This topic will be discussed as part of our online Bonfire Q&A on February 23rd at 7:30pm, “Healthy ageing on the farm”.
Bill always wanted his son to take over his farming business at Lockhart in NSW, it’s just now he doesn’t know what he should do with himself.
He doesn’t regret his decision. Bill has seen what can happen when parents hold on for too long, and not hand over the farm responsibility to the next generation. So when his son, Richard came back to their sheep and wheat farm at the age of 30, they drew up a plan to share ownership and hand over the management to Richard and his wife Isabelle.
“The transition happened over a few years and was pretty smooth”, Bill said. “We got some help from a professional to get some ideas and work through some of the trickier bits.”
“However, what I now realise is, that I basically forgot about myself – and never really discussed my ongoing role on the farm, once the transition was over.”
Bill’s experience is an example of the mental health problems caused by low role clarity, as detailed in Worksafe’s guide on managing work related stress.
At 66, Bill felt far from old. His back wasn’t up to a full day of crutching sheep anymore, but he also wasn’t ready to retire completely.
“I guess, I also didn’t realise how much farming was a part of me, until I stepped back,” Bill said.
Bill was doing some odd jobs around the farm, but he wasn’t finding it very fulfilling.
Then, he had an accident.
He was on a new tractor, cleaning up the farm, when a stick flicked up underneath, puncturing the radiator hose. His hearing has been affected by decades of working with farm machinery … and he didn’t hear that something was wrong.
Ultimately, the engine overheated and was completely destroyed. It wasn’t an easy conversation to have with his son.
.“I didn’t want to be seen as too old or a safety risk,” Bill said.
Ageing on farm is of course a natural process, but a new concept, which Cultivate Farms is investigating. It’s developing a project to help farmers identify pathways to stay on farm as long as they want, even if they don’t have a family successor. The median age of farmers and farm managers in Australia is 56, making it an especially important topic for the industry.
Physically ageing farmers can often experience hearing loss. This not only poses a risk for accidents and injury, but can also affect farmers’ social connection and mental health. Ageing can also exacerbate arthritis and muscular pain, often caused by the physical tasks of farming over a long period.
The Managing Director of Cultivate Farms, Sam Marwood says there’s little research available on how to best age on farm, so he’s developing case studies and research.
Ageing on farm does not need to be a negative process, but it does require farmers to consider, and make changes to support their physical, social and mental wellbeing on their farm.
“Our message to retiring farmers is you don’t have to sell or walk away from your farm.”
The first step for Bill was to set up a family meeting. Which he did, after his tractor incident.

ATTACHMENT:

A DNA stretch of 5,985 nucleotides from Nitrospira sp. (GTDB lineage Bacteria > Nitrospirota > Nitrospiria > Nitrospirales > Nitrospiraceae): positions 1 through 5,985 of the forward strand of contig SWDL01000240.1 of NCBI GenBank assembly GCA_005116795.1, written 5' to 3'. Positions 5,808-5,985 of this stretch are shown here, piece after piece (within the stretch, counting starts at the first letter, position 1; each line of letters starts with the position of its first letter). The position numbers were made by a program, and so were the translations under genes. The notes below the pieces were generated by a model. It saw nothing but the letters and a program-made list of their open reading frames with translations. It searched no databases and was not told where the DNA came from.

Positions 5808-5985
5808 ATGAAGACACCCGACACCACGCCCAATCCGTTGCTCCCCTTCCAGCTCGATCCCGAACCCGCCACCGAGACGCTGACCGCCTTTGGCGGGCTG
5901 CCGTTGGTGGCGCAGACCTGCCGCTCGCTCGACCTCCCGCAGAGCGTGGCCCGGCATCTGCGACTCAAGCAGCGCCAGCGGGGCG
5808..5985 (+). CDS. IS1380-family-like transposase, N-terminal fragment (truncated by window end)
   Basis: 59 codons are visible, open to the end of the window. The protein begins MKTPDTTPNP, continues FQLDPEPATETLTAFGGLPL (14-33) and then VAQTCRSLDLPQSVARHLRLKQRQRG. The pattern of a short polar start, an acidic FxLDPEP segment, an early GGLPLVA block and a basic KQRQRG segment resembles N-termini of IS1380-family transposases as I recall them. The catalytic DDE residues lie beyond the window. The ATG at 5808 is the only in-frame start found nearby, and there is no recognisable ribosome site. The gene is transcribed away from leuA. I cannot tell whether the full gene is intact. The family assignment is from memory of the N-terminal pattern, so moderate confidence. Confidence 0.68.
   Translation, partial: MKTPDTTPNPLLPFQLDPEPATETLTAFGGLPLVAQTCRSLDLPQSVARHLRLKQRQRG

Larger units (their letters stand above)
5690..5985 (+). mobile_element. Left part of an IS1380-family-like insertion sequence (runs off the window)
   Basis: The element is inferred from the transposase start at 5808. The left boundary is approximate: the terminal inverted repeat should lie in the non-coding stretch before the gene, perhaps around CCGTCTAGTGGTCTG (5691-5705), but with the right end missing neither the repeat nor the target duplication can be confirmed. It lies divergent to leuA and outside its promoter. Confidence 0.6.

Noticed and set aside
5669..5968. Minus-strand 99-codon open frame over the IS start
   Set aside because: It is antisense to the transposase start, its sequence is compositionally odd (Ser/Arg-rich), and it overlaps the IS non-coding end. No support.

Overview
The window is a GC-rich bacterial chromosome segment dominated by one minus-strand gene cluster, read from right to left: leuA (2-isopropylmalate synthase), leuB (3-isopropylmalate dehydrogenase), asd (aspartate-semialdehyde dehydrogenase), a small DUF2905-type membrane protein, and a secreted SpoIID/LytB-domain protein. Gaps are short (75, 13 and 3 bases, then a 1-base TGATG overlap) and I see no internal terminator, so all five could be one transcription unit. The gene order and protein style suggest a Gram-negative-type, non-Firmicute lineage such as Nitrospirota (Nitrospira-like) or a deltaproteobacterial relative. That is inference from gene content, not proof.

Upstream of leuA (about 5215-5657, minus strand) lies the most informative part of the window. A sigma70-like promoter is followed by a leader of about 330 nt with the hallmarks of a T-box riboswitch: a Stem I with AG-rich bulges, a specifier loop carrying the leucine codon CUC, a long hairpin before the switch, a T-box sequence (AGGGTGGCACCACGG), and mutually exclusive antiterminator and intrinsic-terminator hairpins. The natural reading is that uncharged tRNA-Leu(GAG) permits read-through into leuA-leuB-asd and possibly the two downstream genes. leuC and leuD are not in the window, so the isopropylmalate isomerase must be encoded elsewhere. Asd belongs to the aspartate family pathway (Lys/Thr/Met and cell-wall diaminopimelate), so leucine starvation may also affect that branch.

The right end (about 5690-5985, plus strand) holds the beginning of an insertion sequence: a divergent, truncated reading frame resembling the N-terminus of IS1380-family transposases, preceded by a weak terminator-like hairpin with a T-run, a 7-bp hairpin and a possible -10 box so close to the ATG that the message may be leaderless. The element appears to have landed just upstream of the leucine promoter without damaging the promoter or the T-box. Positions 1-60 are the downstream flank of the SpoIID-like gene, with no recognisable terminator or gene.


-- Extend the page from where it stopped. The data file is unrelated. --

“I had to be open and say I was struggling in not having a leadership role on the farm.”
Bill says he realises he needs to be more mindful of his hearing loss, but another factor in the tractor incident, was that because he’d been working less on farm, he was out of practice.
“It’s not because I’m too old,” he said.
“You know, as soon as I spoke to my son and daughter-in-law about it, they understood. And they were actually relieved for me to help them more in the farm business sense.”
Richard didn’t realise his Dad wanted more involvement.
Now Bill’s role is set out, he’s involved in business management decisions and is consulted about what physical work he’d like to do. Feeling that he doesn’t constantly have to prove himself has also made Bill feel more comfortable in stepping back at times as well. He’s finding a better balance between work on the farm and life off-farm—even spending a day a week at the Men’s Shed in town.
“I feel like I still have that flexibility I wanted when I decided to step back, but now I have my identity and purpose again too,” Bill said.
Injuries on the farm can lead to stress, long-term health concerns and loss of income or even fatalities, so preventing them from happening is the best way of protecting your mental health. When it comes to running the family farm, investing in mental health initiatives is not only good for your family and workers, but it’s good for business too. The NCFH is supporting farmers just like you to manage and respond to work-related risks that impact on workplace mental health – these are factors in your work that can affect an employee’s mental health and include high job demands, low job control, low role clarity and more. Managing these factors, means decreasing the risk of work-related stress, which can prevent physical injury, mental injury or even both at the same time.
Find out more about being mentally safe on farm at www.farmerhealth.org.au/campfire.
This blog is part of the Primary Producer Knowledge Network led by the National Centre for Farmer Health to promote mentally healthy workplaces. Campfire, part of The Primary Producer Knowledge Network, is funded by the Victorian State Governments WorkSafe WorkWell Mental Health Improvement Fund.
You can join the online bonfire session, “Ageing on the farm” on February 23 at 7:30pm.
*Primary producers featuring in this blog are fictional, but based on research interviews with farmers, and developed with the assistance of the National Centre for Farmer Health